Figure 5. Comparison of US production and consumption of oil plus NGPLs, based on EIA data.

Figure 5. Comparison of US production and consumption of oil plus NGPLs, based on EIA data.

Production is indeed rising, but it is still far below consumption–about 55% of consumption in 2013. Many articles make this situation confusing.

The emphasis in most news reports is the drop in imports–that is the difference between the blue line and the red line in Figure 5. If we look at the chart, though, we see that a big reason for the drop in imports is a drop in consumption, with the big step down coming in 2007 and 2008. Oil use is associated with jobs. It takes oil to make and transport goods. Also, workers with good jobs can afford cars and the oil to operate their cars. If they remain students forever, they can’t afford cars.

A person can better see the drop in consumption by looking at consumption on a per capita basis.

Figure 6. US per capita oil and Natural Gas Plant Liquids production and consumption, based on EIA data.

Figure 6. US per capita oil and Natural Gas Plant Liquids production and consumption, based on EIA data.

If prices don’t fall, consumers don’t feel the effect of more production. What they do feel the effect of is falling consumption-the top line. Young people especially have been finding it hard to get good paying jobs. With all of their student loans, it is hard to be able to afford to get married and buy a house. This holds down demand for new homes, and all of the things that go into new homes.

If we look at total per capita energy production and consumption in the US, we see even more of this trend. While production per capita is rising, an even bigger issue is falling consumption.

Figure 7. Total per capita energy production and consumption for the US, based on EIA data.

Figure 7. Total per capita energy production and consumption for the US, based on EIA data.

US per capita energy consumption has been dropping since 2000. 2000 is the year of peak US employment, as a percentage of the total population.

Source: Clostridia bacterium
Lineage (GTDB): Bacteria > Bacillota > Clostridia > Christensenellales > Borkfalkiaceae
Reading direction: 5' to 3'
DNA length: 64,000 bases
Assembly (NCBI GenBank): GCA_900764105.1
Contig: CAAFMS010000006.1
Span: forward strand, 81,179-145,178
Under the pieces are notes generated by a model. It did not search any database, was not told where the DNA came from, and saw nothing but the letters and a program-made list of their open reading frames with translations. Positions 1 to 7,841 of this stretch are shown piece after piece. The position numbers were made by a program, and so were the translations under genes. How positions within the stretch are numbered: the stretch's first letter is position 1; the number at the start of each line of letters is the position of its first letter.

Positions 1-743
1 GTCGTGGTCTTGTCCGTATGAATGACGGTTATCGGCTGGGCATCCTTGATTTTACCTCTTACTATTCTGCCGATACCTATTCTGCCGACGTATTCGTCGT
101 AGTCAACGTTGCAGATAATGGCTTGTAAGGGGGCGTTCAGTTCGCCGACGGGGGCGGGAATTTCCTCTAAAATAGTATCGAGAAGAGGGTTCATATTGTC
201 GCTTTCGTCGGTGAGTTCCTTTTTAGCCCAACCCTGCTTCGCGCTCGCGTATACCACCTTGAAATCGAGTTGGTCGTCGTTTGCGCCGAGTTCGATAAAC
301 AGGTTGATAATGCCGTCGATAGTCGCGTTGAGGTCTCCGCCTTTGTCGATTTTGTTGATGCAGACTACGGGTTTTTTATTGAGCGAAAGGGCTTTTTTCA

Figure 6. US Number Employed / Population, where US Number Employed is Total Non_Farm Workers from Current Employment Statistics of the Bureau of Labor Statistics and Population is US Resident Population from the US Census.  2012 is partial year estimate.

Figure 8. US Number Employed / Population, where US Number Employed is Total Non_Farm Workers from Current Employment Statistics of the Bureau of Labor Statistics and Population is US Resident Population from the US Census. 2012 is partial year estimate. (Sorry, not updated.)

With a smaller percentage of the US population employed (and lagging salaries for those employed), US consumers cannot afford to buy as large a quantity of energy products. Rising US oil production is not really helping US consumers, because at its high price, we cannot really afford it.

Rising oil production has not brought down oil price, making it more affordable. In fact, the situation is the reverse–high prices are needed for today’s oil production. It is questionable whether today’s prices are even high enough. Oil companies have to  keep adding debt, to keep extracting oil.  The EIA recently wrote an article about the situation called, As cash flow flattens, major energy companies increase debt, sell assets. Steven Kopits shows this chart of cash flows for Independent Oil Companies in a recent post.

Figure 9. Image by Steven Kopits showing Free Cash Flow of US independent oil and gas producers, from Platts Guest Blog.

Figure 9. Image by Steven Kopits showing Free Cash Flow of US independent oil and gas producers, from Platts Guest Blog.

With negative cash flows, companies have to keep increasing their debt levels–something that eventually becomes impossible.

When those producing the oil see that US oil prices are at times not as high as world oil price (Brent), they hope that selling their crude to world export markets, they will be able to get higher prices for their crude. If they are successful, there will be less crude available sold to US producers, perhaps raising the price of this crude sold in this country as well. The net impact may be higher prices for US consumers, making the US consumers even less able to afford the oil products.

Energy Growth is Needed for Economic Growth

There is a close tie between energy consumption and economic growth. Perhaps my statement “Energy growth is needed for economic growth,” in the header is a little too strong. Perhaps if energy consumption is flat, with the benefit of technological progress and efficiency changes, there can still be economic growth. There is definitely a connection, though. Energy of the right type is needed for every process we can think of–getting to work, shipping goods, operating our computers, heating metals when they are refined.